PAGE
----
With time, this induced producers to use greater quantities of concentrate feeds, re-enforcing their decision by the price relationship between concentrate feeds and molasses, especially in the last five years [1 kg concentrate : 4.5 kg molasses; (CATIE, 1991a)] relative to the period 1979-1984 (1 kg concentrate : 6.5 kg molasses).
|Table 8. Daily labour wages for the livestock sector in 1990 dollars including social benefits for the period 1970-1990.|
|Labour Wage||Labour Wage|
MACRO-ECONOMIC FACTORS: Government Incentives
The period from 1970 to 1980 was favourable for beef development. High international prices stimulated beef exports to the US and increased export earnings. Costa Rica went from exporting $92.4 millions in 1973 ($4.55/kg, in 1990 dollars) to $148.1 millions in 1979 [$4.69/kg; (BCCR, 1989)]. Likewise, high export earnings from beef stimulated high milk prices to maintain domestic consumption without having to import milk, currently at about $0.20/kg. Additionally, the government restricted dairy imports since 1979 (PNUD, 1979), stimulating the sector by protecting the market from dumping.
In the middle of the 70s the government began to stimulate beef and milk production, understanding that generating export earnings from beef and substitution of dairy imports required preferential conditions to stimulate the livestock sector.
This scenario has substantially changed in the beef sector since 1981. Due to consumption patterns, beef prices began to decrease in real terms in the US and its behaviour has been atypical with respect to production and price cycles which has occurred traditionally. Thus, Costa Rica went from exporting beef at $4.69/kg in 1979 to exporting it at $2.51/kg in 1989 (in 1990 dollars). The main consequences of these changes have been the following:
(a) SUBSIDIZED INTEREST RATES: Livestock credit allocated between 1970 and 1983 had negative average real interest rates, and in some years annual rates were greater than -10%. This was specially true for those credits given between 1973-1975 and 1979-1983 [Table 9; (BCCR, 1991b)]. Since then, Costa Rica has adjusted its nominal interest rates based on inflation, generating annual real rates close to 10%.
(b) INCREASE IN AMOUNT OF CREDIT: From 1970 to 1980 the amount of credit allocated to the livestock sector grew at a rate of 10% a year [Table 10; (BCCR, 1991b)]. However, since 1981 it has decreased to levels that in 1989 were similar to those allocated in 1970.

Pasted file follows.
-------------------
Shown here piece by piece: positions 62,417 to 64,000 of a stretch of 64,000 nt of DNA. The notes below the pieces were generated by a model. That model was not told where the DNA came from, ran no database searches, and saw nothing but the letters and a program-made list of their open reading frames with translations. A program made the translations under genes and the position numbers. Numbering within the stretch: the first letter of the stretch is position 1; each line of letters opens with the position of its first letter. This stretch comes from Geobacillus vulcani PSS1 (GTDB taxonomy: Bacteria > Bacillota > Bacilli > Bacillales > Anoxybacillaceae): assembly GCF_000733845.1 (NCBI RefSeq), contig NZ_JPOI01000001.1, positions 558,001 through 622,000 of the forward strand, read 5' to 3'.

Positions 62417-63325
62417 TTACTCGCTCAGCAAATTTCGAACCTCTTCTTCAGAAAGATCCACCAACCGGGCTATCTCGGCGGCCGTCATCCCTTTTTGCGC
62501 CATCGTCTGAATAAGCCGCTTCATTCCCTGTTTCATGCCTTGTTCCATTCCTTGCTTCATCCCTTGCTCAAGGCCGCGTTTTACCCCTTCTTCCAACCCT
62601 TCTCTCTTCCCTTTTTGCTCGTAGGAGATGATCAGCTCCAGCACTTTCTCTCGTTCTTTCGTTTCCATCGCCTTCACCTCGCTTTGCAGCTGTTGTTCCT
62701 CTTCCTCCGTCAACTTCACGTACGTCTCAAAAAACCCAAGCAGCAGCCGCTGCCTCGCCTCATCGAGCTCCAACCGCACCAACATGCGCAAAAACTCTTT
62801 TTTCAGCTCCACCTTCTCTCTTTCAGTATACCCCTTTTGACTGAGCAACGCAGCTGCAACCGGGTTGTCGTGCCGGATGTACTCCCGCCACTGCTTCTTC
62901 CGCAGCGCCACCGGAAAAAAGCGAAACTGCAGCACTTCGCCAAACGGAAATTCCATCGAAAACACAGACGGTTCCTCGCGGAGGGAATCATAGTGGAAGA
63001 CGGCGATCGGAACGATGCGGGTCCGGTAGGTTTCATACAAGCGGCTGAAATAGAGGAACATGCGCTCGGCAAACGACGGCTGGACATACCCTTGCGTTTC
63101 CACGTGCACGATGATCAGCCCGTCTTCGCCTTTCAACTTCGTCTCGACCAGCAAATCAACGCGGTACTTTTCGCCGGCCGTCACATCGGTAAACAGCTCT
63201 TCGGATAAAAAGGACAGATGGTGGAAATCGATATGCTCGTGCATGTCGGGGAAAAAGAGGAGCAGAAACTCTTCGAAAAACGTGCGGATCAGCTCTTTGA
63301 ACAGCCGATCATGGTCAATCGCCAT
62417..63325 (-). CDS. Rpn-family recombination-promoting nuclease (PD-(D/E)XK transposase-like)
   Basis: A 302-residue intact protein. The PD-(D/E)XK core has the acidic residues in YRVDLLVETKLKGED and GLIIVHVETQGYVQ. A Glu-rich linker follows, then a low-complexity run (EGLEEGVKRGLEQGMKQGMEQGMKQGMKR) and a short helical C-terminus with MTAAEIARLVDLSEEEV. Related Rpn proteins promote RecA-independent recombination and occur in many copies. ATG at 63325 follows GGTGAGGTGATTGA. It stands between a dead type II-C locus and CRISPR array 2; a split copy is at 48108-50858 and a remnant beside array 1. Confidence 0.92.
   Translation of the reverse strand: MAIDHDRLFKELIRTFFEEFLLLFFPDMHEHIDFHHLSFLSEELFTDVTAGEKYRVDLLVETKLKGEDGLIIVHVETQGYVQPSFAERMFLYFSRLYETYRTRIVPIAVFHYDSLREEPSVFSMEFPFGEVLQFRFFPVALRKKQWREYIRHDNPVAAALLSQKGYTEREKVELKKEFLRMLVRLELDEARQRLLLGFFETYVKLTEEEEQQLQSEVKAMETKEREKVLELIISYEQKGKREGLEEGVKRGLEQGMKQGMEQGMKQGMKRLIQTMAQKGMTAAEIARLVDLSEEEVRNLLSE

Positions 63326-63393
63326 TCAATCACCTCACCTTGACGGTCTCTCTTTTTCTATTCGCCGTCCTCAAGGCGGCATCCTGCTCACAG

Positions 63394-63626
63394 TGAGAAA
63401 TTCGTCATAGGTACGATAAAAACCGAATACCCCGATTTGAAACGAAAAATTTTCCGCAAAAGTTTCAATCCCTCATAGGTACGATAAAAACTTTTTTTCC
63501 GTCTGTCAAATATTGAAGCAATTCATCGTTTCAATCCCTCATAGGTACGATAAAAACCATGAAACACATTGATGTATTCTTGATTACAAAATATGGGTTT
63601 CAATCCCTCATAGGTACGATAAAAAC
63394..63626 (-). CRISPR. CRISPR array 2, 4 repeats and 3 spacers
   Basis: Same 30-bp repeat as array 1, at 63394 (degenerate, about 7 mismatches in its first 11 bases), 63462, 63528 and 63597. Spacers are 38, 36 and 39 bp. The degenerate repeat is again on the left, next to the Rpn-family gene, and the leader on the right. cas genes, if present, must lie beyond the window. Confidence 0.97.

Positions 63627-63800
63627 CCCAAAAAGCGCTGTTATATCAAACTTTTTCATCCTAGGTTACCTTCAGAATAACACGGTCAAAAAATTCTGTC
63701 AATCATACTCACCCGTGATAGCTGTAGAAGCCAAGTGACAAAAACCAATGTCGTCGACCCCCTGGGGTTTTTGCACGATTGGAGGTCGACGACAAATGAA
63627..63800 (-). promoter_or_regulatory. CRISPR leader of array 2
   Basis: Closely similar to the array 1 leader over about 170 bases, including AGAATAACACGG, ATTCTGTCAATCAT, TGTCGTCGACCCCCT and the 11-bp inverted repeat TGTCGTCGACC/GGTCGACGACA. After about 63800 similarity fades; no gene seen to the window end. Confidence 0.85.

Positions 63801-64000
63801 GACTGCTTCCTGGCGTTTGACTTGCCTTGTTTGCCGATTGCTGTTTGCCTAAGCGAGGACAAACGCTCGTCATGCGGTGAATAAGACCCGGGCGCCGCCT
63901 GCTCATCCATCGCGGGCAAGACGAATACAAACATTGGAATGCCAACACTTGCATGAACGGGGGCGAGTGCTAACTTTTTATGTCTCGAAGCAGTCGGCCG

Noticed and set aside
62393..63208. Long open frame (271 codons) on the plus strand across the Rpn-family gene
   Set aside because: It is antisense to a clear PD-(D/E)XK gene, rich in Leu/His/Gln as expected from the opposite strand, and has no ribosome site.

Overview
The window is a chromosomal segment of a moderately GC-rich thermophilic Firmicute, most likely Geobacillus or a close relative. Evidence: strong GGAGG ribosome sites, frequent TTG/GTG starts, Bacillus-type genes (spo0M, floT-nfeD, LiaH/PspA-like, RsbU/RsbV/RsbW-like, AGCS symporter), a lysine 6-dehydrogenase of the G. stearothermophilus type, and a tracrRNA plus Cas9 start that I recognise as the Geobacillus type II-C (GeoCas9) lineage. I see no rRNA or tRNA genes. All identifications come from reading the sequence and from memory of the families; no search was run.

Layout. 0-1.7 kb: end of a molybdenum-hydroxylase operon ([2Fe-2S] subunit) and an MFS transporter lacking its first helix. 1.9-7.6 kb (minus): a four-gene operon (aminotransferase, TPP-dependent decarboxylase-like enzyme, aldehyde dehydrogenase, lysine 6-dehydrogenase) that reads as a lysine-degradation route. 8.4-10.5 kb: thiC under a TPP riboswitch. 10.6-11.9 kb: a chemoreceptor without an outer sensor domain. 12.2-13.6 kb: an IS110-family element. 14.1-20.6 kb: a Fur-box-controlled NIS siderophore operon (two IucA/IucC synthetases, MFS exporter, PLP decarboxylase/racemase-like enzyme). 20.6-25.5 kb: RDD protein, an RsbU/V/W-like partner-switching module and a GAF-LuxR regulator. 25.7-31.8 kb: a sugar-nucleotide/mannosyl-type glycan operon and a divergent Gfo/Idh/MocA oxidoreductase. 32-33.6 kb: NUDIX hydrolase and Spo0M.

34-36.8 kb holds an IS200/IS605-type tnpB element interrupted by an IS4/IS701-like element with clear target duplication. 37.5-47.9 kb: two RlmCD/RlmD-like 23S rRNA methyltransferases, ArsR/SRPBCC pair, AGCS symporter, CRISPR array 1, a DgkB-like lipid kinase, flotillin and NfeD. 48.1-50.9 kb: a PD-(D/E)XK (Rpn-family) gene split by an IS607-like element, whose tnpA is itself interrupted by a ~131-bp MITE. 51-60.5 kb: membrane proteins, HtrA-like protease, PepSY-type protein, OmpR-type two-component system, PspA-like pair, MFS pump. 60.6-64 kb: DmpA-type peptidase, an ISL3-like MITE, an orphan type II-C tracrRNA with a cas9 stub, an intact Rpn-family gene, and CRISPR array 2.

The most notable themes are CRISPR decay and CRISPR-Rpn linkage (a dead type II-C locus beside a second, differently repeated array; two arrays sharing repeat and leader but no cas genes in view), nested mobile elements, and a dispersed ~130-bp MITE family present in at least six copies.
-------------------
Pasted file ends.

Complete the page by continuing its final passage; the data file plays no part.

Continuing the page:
(c) INVESTMENT IN INFRASTRUCTURE: Significant investments were made with public funds. New roads were built and electricity provided. The road network tripled from 2,557 km in 1974 (67% paved) to 7,227 km in 1990 [50% paved; (MOPT, 1991)].
|Table 9. Real annual interest rates for credits allocated to the livestock sector during the period 1970-1990.|
|Table 10. Amount of credit allocated to the livestock sector in 1990 dollars during the period 1970-1990.|
|Year||(million $)||Year||(million $)|
These investments allowed a rapid change from beef to dairy and dual-purpose activities. Between 1973 and 1984, the inventory of females >2 years decreased 2.4% per year in beef herds and increased 9% per year in specialized dairy and 19.2% a year in dual-purpose herds (Censos Agropecuarios 1973, 1984). These investments also allowed producers to capture benefits created with public funds through land appreciation and reduced transport costs.
MICRO-ECONOMIC FACTORS: Effect of Government Incentives at the Farm Level
The effect of the above government incentives had the following impacts at the farm level:
(a) SUBSIDIZED CREDIT: Table 11 shows the amount of credit allocated and subsidies received by producers due to negative real interest rates by year they began dairying. As shown, average net subsidy per producer varied from $149 to $11,133 depending on beginning year. If credit institutions (i.e., public) would have charged a 10% real interest rate on credit, these subsidies would have been in the order of $6,200 to $18,300. These benefits contributed positively to the government policy of maintaining milk prices while labour wages (Table 8) continued to increase.
The increase in farm size (Table 1) is explained by the benefits received as well as by the early biological and economic performance of the replications. Table 12 contains the regression coefficients that explain this increase in Río Frío, which expanded the most. The effect with greatest importance is related to years in business expressed in quadratic form and in areas allocated to activities other than dairy or agriculture (i.e., forest and/or idle land). Producers who began dairying earliest with the entire farm area allocated to dairying had higher credits for acquisition of animals and benefited most from subsidized interest rates and high milk prices.
Those producers with most productive cows and,therefore, higher use of concentrate feeds, accumulated less capital and limited their increase in area.